0

Outside of subqueries, MySQL will only process 1 query at a time. When running sql statements through phpmyadmin, it just executes 1 query after the other. To do the same thing in WordPress, it appears you just use 1 query per $wpdb object (those can have subqueries if desired, but not what's needed here).


1

For anyone looking for this answer in the future, I took woony's code the extra mile and got everything working within Wordpress' post_meta table structure. This assumes you have two separate custom fields, one for Latitude (city_latitude) and one for longitude (city_longitude). Just pass the latitude, longitude, and distance parameters into a WP function ...


1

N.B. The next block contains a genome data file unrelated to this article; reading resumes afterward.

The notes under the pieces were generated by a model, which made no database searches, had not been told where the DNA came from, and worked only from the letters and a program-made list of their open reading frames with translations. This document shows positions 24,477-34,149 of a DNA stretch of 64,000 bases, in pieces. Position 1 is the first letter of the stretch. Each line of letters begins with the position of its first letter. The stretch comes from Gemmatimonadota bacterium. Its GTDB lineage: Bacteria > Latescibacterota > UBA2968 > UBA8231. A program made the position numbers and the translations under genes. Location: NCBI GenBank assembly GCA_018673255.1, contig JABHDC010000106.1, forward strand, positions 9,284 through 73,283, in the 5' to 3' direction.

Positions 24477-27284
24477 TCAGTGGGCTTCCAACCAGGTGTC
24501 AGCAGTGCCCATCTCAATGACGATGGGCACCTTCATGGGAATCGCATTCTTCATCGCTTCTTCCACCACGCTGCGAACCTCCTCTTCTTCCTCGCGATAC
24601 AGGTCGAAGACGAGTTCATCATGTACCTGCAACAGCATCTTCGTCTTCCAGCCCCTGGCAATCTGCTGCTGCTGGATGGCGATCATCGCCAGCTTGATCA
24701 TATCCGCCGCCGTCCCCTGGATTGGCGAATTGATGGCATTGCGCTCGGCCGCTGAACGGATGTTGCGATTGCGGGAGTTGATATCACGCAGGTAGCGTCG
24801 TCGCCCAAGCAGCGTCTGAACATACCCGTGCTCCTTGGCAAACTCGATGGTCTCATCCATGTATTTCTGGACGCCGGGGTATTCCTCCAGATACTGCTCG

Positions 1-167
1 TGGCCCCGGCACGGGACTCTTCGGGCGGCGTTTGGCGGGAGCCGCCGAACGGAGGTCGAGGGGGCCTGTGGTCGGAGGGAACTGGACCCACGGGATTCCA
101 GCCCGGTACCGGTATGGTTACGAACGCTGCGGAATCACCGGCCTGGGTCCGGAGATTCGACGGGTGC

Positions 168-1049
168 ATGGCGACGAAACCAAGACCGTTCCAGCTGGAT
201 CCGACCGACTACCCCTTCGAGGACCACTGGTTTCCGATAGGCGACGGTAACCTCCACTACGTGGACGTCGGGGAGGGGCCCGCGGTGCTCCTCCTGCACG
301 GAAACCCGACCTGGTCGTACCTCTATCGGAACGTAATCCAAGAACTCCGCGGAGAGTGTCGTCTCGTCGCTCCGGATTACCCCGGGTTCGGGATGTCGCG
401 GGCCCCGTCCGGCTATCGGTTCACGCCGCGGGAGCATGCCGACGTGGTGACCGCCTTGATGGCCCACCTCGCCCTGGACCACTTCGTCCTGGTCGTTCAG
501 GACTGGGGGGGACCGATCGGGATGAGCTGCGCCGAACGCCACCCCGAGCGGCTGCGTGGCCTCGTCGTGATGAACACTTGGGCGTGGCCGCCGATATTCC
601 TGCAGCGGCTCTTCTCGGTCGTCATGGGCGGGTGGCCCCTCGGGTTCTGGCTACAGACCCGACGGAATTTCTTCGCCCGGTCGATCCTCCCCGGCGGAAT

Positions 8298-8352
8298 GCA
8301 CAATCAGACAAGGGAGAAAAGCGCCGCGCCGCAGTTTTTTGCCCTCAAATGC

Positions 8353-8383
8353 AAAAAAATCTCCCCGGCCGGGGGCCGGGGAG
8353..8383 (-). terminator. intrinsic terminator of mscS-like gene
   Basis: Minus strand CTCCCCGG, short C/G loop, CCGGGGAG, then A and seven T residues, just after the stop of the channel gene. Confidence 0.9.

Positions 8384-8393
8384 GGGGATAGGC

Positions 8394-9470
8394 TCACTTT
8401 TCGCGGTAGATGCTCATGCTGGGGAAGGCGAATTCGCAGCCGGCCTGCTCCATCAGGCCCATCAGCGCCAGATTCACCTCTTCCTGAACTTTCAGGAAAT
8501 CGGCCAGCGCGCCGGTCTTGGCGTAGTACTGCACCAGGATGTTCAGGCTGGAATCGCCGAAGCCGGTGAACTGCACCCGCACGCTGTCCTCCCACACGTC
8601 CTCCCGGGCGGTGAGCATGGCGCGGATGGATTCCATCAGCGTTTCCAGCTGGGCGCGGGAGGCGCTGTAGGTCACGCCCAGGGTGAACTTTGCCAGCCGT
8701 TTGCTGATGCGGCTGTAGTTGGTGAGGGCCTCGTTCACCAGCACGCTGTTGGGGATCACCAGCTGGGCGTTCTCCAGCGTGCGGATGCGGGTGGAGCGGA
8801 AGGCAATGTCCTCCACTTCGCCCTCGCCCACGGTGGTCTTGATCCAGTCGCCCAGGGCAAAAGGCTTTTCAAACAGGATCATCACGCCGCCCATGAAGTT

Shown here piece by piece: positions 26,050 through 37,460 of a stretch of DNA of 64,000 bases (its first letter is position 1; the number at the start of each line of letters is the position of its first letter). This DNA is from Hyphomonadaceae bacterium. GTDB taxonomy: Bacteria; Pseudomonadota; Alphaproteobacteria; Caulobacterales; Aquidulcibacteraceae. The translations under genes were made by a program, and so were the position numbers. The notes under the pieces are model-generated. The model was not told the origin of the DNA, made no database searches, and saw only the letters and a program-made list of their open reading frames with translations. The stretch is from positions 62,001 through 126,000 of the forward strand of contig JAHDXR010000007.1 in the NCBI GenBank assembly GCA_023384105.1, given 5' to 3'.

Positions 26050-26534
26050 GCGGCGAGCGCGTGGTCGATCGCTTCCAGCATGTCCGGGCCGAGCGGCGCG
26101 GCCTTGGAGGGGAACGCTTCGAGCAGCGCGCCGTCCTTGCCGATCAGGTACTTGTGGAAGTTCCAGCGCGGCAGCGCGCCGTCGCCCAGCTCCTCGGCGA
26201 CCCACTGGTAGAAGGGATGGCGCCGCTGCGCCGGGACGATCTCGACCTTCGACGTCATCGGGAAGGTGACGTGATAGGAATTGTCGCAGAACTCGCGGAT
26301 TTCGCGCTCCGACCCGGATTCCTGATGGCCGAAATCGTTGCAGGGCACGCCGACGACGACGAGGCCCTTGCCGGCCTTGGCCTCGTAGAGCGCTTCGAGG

pagename is for request page (core page post type) by slug. What you want, if I understood correctly, is to get "attorney" posts that belongs to same case-log terms that current "case" post. I would do it something like this (not sure where you are going to execute the code, I've tried to code as universally as possible): if( is_singular( "case" ) ) { ...


1

You're right, RAND() is a performance killer which almost every time involves a full table scan, and if you have a large number of posts in WordPress, it's going to be a nightmare. So instead of displaying random posts, it's much more efficient to display what only seems like a random post, but in reality is not. Here's a simple example: You have the ...


0

I go the solution. I have take variable name like $wp_query = new WP_Query($arr); instate of $the_query = new WP_Query($arr); So my working code should be <div id="primary" class="content-area"> <main id="main" class="site-main" role="main"> <?php // global $wp_query; $paged = (get_query_var('paged')) ? ...


0